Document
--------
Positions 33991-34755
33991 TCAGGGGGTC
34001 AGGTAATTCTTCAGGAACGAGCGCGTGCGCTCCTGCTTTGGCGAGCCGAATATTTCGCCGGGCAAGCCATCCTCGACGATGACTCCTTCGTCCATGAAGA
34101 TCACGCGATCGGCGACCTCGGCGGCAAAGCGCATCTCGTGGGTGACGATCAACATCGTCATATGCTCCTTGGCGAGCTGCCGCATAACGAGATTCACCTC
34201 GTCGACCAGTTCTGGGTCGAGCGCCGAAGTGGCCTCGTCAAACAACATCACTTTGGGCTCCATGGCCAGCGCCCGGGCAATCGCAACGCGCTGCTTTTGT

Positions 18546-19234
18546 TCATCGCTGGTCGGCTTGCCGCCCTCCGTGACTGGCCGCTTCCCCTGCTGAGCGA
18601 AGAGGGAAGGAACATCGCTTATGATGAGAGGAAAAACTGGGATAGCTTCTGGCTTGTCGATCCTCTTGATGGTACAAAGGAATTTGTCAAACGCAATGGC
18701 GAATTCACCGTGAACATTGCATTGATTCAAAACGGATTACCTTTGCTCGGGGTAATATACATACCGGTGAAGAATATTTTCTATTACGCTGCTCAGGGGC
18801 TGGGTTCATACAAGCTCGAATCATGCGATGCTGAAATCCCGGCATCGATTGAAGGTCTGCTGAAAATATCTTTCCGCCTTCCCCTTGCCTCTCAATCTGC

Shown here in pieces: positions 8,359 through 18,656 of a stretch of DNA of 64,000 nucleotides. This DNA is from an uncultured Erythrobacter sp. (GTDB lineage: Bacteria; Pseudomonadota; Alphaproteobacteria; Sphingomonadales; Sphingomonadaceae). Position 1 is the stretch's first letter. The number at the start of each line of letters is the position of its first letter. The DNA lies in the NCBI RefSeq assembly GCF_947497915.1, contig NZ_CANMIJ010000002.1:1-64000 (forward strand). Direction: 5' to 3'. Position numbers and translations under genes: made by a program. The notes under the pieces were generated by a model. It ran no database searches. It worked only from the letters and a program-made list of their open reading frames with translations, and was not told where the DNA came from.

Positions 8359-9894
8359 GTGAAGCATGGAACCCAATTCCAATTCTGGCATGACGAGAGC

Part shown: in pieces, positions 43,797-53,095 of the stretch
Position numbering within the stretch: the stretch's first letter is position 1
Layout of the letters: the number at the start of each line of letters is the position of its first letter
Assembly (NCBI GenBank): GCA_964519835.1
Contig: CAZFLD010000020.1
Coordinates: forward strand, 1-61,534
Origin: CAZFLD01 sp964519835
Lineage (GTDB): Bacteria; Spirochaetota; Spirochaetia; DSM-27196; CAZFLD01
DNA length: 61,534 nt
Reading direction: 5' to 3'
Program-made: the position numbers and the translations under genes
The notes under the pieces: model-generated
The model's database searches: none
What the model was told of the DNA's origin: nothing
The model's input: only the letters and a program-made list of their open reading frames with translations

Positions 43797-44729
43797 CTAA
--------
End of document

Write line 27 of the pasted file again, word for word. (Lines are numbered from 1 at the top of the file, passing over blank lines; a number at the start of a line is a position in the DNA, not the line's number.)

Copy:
What the model was told of the DNA's origin: nothing